wind energy

AEP

American Electric Power on Friday canceled construction of the largest U.S. wind farm in the Oklahoma Panhandle after utility regulators in Texas rejected the project.

Jacob McCleland / Oklahoma Public Media Exchange

Updated 2:09 p.m.

It's day six of the Oklahoma teacher walkout and some students miss being in school. Administrators at Wilson Elementary in Oklahoma City arranged a play date so kids could see their friends and their teachers. StateImpact’s Emily Wendler was there.

Updated 10:05 a.m.

After passing teacher pay raises and providing revenue to fund them, some lawmakers thought the teacher walkout would be short lived. However, as the walkout closes in on its fourth day, some are wondering what the options are to provide more revenue to fund education and other core state services.

Following are some of the options lawmakers have talked about in the past that could still be on the table. They have varying levels of support, which is tricky when considering the super majority new revenue measures require. 

UPDATED: 11:14 p.m.

A revenue package that included several tax increases passed the Oklahoma House of Representatives Monday night, the first time a tax increase has passed the House in 28 years.

It was a late night for the Oklahoma House of Representatives in an effort to avoid a teacher and public employee walkout next week. After several failed attempts over the last 17 months to find funding for a teacher pay raise, Democrats and Republicans struck a deal over the weekend.

Joe Wertz / StateImpact Oklahoma

The Dewey County Courthouse is one of the newest in Oklahoma. The offices are spacious, and the courtroom has fresh carpet and shiny wood trim. County Commissioner M.W. “Junior” Salisbury is excited to play tour leader.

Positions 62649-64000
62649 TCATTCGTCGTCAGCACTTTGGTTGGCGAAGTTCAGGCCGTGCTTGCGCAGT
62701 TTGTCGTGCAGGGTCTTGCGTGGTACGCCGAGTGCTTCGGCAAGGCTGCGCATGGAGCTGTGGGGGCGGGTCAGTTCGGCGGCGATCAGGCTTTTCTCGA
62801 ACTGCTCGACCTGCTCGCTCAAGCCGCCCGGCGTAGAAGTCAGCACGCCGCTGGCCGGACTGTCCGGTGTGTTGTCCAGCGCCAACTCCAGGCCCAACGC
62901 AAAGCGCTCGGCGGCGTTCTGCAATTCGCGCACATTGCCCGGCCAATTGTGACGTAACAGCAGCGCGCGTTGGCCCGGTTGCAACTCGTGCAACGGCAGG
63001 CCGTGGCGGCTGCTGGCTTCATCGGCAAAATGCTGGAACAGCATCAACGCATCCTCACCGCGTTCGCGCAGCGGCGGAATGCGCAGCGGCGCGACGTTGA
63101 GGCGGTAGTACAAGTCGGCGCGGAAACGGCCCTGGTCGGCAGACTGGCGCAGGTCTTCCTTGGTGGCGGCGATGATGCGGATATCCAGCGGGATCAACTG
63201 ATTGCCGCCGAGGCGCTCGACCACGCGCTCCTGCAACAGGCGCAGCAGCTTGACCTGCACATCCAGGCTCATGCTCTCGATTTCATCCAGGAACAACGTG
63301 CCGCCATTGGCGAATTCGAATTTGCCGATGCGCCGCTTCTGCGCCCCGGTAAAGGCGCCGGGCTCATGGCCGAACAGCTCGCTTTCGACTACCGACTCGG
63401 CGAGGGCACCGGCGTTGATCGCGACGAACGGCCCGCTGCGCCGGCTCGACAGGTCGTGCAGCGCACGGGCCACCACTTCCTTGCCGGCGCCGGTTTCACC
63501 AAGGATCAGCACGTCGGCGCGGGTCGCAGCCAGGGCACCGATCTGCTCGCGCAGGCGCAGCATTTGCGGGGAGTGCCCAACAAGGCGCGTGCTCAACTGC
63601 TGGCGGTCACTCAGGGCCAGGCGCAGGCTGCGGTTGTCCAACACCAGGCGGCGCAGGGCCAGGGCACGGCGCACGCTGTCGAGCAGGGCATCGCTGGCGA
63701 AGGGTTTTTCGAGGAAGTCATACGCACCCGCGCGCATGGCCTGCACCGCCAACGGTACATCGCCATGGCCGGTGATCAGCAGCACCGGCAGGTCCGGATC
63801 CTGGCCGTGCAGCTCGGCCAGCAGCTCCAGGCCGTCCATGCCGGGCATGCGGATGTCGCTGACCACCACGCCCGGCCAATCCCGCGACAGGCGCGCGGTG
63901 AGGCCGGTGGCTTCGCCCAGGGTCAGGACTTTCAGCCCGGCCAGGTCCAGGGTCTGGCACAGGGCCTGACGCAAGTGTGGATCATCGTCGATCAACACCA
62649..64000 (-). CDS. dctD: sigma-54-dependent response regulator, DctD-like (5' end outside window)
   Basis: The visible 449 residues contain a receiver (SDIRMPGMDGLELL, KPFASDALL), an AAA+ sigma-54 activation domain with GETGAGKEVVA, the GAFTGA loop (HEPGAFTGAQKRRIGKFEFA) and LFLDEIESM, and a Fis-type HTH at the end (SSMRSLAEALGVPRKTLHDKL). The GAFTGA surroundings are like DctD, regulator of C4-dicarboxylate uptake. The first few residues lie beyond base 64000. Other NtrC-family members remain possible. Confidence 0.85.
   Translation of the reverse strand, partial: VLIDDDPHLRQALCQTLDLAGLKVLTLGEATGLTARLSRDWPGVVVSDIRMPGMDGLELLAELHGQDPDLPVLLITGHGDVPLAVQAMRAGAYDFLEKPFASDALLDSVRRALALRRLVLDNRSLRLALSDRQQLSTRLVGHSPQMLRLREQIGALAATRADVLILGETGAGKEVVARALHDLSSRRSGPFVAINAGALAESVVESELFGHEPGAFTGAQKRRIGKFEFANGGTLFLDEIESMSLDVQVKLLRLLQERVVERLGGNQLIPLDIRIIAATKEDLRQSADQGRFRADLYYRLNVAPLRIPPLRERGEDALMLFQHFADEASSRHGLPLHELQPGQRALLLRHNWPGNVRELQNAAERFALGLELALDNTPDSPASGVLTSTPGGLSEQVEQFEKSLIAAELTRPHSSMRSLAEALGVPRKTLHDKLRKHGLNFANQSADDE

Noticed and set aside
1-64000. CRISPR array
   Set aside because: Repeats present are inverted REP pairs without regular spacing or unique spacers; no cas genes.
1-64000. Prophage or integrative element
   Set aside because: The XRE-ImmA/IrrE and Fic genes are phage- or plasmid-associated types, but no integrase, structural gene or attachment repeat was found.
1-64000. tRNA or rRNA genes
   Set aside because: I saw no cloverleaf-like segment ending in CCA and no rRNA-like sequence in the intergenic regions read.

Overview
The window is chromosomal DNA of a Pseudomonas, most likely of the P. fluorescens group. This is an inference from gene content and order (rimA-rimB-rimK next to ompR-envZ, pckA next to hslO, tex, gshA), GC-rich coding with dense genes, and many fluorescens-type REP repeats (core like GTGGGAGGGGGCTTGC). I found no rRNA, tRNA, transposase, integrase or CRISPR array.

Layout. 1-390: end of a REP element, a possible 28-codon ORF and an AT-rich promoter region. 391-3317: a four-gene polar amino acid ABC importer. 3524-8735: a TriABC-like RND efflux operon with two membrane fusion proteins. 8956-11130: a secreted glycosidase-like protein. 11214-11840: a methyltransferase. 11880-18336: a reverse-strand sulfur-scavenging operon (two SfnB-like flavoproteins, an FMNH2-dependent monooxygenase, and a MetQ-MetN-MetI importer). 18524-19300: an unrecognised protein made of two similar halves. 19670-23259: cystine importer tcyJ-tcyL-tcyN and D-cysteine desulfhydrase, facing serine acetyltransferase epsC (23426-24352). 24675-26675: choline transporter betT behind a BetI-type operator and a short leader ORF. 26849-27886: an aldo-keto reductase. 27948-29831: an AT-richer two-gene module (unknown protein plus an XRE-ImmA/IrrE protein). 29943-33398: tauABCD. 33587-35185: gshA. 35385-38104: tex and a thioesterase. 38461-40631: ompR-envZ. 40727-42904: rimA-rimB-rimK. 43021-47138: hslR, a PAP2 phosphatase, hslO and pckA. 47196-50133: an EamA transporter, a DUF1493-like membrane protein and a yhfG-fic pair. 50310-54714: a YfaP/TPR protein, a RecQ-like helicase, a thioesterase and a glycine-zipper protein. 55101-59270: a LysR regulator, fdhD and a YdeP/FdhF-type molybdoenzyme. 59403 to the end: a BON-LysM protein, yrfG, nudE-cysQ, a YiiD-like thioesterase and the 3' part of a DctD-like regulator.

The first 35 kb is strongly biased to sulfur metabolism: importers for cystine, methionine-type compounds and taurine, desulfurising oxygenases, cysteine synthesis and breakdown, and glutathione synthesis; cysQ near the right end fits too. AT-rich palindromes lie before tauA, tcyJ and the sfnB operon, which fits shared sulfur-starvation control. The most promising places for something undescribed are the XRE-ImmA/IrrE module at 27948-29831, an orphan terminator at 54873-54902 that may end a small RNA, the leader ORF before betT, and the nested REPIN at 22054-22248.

“I’m pretty proud of our little courthouse here,” he says. “I really, really am.”

Officials figured they would need 25 years to pay it off, but it took less than five. One major reason: wind farms.

This Week in Oklahoma Politics, KOSU's Michael Cross talks with Republican Political Consultant Neva Hill and ACLU Oklahoma Executive Director Ryan Kiesel about Governor Fallin bringing an end to the 2018 fiscal year by signing a budget which provides $45M in cuts to agencies, the legislature looks ahead to 2019 facing a shortfall of nearly $170M and a House Committee passes three bills to expand the rights of gun owners.

This Week in Oklahoma Politics, KOSU's Michael Cross talks with Republican Political Consultant Neva Hill and ACLU Oklahoma Executive Director Ryan Kiesel talk about Governor Fallin's eighth and final State of the State Address as well as a protest at the end of the speech and lawmakers begin voting on measures containing the Step Up Oklahoma plan.

Oklahoma taxpayers are fed up.

Riding high on the oil boom of the late 2000s, the state followed the Kansas model and slashed taxes. But the promised prosperity never came. In many cases, it was just the opposite.

facebook.com/StepUpOklahoma

A new poll shows broad support for the Step Up Oklahoma budget plan that was introduced by local civic and business leaders.

The survey from SoonerPoll shows nearly 70 percent of likely Oklahoma voters approve of the budget fix to raise $780 million in revenue through increased taxes in cigarettes, oil and gas, fuel, wind power and income.

SoonerPoll founder Bill Shapard says this shows has broad based support.

As Oklahoma lawmakers deal with the current legislative session, they are also still holding a special session.

Legislative leaders are hoping to get bills heard in committee this week. The bills, crafted on recommendations from the business coalition Step Up Oklahoma, would raise taxes and create reforms in state government.

Majority Floor Leader Jon Echols says he’s hearing one main theme from lawmakers and constituents alike.

Pages